Wednesday, April 10

Robert Pattinson’s Batman Is Going To Be Seriously Ruined, And I Like It | Films


TThe disordered psychology of Batman, masked defender of Gotham City, is so dense and peculiar that Entire books have been written about it.. This is perhaps why so many fans were offended by the portrayal of the caped crusader during the Joel Schumacher years as a bat-nippled lightweight. There’s really nothing fun about getting under the skin of the dark knight, only to discover that he has all the psychological complexity of a Ken doll, as George Clooney and Val Kilmer probably should have discovered by the time they took their scripts.

No one can accuse Robert Pattinson of not doing his homework in this regard. speaking in the new issue of the French edition of Premiere magazine, the new Batman reveals that he wanted to get into the nitty-gritty of the superhero’s psyche from the moment he signed on.

“There is this rule with Batman: he must not kill”, pattinson said. “It can be interpreted in two ways. Either he just wants to inflict the appropriate punishment, or he wants to kill and his self-control prevents him from doing so.”

George Clooney and Chris O'Donnell in Batman and Robin.
A lightweight with bat nipples… George Clooney and Chris O’Donnell in Batman and Robin. Photograph: United Archives GmbH/Alamy

“I pictured him like this from rehearsal for the first fight, I thought it was funnier – something in him just wanted to slit the guy’s throat! I told myself that if he spends his nights chasing criminals, there’s no way he won’t enjoy it. He suffers and it is a desire that overwhelms him. And by dint of calling, his mind clears, calms down, reaches a state close to fullness. I’m sure in this first fight he manages to convince himself that all the guys in front of him are the ones who killed his mother. [laughs]. And that allows him to vent all his anger.

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“The interesting thing is that this Batman practically lives in the gutter. He is not at home except on the street when he is wearing the suit. Live a criminal life, but without committing crimes! I felt like I could get something out of it. He could only play a superhero if he was really dirty anyway!

It’s a fascinatingly dirty take that could give us a glimpse of how Pattinson’s portrayal of the character, soon to be seen in Matt Reeves’ The Batman, could vary from previous big-screen caped crusaders. Both the Christian Bale and Michael Keaton versions stood out for being noble and reserved, tied to their duty to defend Gotham City from criminals and supervillains alike. It was rarely suggested that they enjoyed inflicting pain on their victims. Ben Affleck’s version was presented very differently, as a bellicose and brutal thug willing to use guns and heavy weaponry to take down anyone who got in his way, at least in Batman v Superman: Dawn of Justice.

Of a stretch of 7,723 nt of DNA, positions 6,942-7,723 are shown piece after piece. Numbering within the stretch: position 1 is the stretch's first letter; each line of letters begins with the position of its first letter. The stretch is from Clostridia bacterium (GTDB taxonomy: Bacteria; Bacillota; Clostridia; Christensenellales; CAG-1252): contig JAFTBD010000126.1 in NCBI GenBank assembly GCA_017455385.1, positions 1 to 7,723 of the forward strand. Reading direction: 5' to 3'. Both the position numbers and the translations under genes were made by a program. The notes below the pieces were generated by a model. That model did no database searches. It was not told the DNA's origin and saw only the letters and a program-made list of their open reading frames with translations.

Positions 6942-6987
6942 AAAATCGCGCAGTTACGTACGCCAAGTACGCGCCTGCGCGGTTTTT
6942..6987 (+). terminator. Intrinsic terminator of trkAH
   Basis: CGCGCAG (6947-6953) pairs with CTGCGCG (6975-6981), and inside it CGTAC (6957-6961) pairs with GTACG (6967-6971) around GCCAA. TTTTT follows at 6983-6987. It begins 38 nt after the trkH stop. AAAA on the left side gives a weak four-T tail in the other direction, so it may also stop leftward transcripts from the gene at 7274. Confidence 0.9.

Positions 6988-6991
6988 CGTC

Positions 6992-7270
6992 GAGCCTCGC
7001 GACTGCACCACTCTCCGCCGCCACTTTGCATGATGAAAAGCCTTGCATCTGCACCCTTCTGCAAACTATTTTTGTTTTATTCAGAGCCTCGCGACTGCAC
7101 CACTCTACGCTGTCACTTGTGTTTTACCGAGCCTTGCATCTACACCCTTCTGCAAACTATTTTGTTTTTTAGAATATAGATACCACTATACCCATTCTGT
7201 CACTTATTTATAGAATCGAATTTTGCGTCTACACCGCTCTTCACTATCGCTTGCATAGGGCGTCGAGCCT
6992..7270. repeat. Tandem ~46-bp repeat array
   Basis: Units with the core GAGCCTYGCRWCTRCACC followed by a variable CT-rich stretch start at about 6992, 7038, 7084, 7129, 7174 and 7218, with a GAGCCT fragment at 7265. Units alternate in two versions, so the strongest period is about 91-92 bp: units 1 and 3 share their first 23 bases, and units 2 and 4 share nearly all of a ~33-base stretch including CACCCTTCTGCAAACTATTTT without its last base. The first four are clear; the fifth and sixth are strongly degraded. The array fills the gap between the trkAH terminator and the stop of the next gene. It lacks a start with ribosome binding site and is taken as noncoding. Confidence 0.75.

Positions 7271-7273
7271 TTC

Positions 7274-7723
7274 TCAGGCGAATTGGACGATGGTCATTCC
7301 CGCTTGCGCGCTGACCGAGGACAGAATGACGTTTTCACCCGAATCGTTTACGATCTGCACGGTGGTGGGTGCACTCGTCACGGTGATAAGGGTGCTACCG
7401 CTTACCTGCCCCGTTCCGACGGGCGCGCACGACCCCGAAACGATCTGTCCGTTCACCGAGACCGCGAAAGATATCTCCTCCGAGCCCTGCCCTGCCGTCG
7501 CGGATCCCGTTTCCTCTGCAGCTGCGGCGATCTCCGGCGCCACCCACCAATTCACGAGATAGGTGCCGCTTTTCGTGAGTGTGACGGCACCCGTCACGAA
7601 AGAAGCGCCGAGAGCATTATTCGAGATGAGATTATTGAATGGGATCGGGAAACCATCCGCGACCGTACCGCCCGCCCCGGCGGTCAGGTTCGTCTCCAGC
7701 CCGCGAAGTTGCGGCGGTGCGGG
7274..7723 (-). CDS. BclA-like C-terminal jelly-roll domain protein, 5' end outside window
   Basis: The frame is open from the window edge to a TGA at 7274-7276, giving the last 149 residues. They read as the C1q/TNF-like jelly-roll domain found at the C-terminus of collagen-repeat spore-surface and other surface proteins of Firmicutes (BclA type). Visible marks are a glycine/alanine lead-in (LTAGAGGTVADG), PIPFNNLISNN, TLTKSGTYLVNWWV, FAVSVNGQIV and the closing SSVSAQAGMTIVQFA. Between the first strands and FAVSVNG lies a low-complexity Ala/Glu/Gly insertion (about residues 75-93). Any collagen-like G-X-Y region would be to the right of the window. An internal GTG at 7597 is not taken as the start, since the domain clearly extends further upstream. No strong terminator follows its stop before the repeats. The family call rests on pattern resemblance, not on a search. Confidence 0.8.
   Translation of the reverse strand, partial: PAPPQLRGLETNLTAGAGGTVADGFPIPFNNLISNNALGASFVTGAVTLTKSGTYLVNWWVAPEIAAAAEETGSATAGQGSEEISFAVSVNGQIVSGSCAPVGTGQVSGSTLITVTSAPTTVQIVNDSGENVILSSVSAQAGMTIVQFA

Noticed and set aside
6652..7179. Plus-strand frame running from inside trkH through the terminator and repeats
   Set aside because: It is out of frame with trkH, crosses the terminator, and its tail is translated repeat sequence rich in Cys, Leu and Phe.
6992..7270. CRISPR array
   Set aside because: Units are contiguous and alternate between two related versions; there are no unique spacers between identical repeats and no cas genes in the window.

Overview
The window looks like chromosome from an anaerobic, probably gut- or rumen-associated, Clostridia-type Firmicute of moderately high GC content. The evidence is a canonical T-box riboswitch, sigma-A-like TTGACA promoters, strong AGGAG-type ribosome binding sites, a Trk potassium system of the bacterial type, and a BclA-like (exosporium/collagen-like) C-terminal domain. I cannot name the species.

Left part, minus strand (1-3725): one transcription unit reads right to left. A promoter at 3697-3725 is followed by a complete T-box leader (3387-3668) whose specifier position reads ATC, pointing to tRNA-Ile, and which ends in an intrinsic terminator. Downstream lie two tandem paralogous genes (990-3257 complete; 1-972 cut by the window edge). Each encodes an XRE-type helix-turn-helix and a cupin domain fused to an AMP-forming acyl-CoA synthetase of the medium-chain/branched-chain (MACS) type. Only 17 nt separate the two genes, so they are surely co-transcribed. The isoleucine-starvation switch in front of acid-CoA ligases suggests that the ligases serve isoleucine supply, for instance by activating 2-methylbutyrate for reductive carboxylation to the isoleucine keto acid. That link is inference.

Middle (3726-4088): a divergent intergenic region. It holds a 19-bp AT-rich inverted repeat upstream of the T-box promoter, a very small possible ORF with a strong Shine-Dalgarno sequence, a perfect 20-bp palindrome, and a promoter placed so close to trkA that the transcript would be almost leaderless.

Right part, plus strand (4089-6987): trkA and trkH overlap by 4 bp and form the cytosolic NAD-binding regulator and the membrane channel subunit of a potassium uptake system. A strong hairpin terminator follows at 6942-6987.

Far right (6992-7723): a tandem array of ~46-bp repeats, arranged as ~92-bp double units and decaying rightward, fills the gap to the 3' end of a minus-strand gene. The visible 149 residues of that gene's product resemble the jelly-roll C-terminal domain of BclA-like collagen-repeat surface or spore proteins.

Ben Affleck and Henry Cavill in Batman v Superman: Dawn of Justice.
Willing to take down anyone who gets in his way… Ben Affleck and Henry Cavill in Batman v Superman: Dawn of Justice. Photograph: Clay Enos/AP

Pattinson’s comments have sparked a debate among fans about Batman’s moral foundation, or lack thereof. But curiously (perhaps desperately), the focus has been on if the caped crusader must kill (in the comics, our hero rarely kills anyone) instead of the most interesting detail. The suggestion from the idiotic corners of the DC fanbase is that Batfleck would never have had such moral complexities., which is, of course, completely correct. This is also why many fans didn’t warm to Affleck’s opinion, and why the Justice League sequel ended up being written in such a way as to represent a humiliating two-hour apology for spoiling the character. Affleck spends almost the entire movie (I’m talking about the weaker original version of Joss Whedon here) apologizing for being a jerk and “killing” Superman.

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I’m surprised everyone is missing a trick here. Without a doubt, the fascinating aspect of this new Batman is that he will refrain from killing his victims, although in reality he would like to scatter them like a raw chicken. Pattinson introduces a wandering, anguished, and ruthless caped crusader whose natural instincts are for cruel and murderous carnage, but who is restrained by a devastatingly rigid moral code. It makes me, finally, hope that Reeves’ roaming of the heroic defender of Gotham City has something to say for itself beyond a cursory refresher on the Batman mythos. It also makes me wonder if this could be a Batman movie to avoid taking the kids to see.

Here we are in the ninth decade of the superhero and maybe, just maybe (at least on the big screen) the dark knight is finally about to start living up to his moniker.




www.theguardian.com

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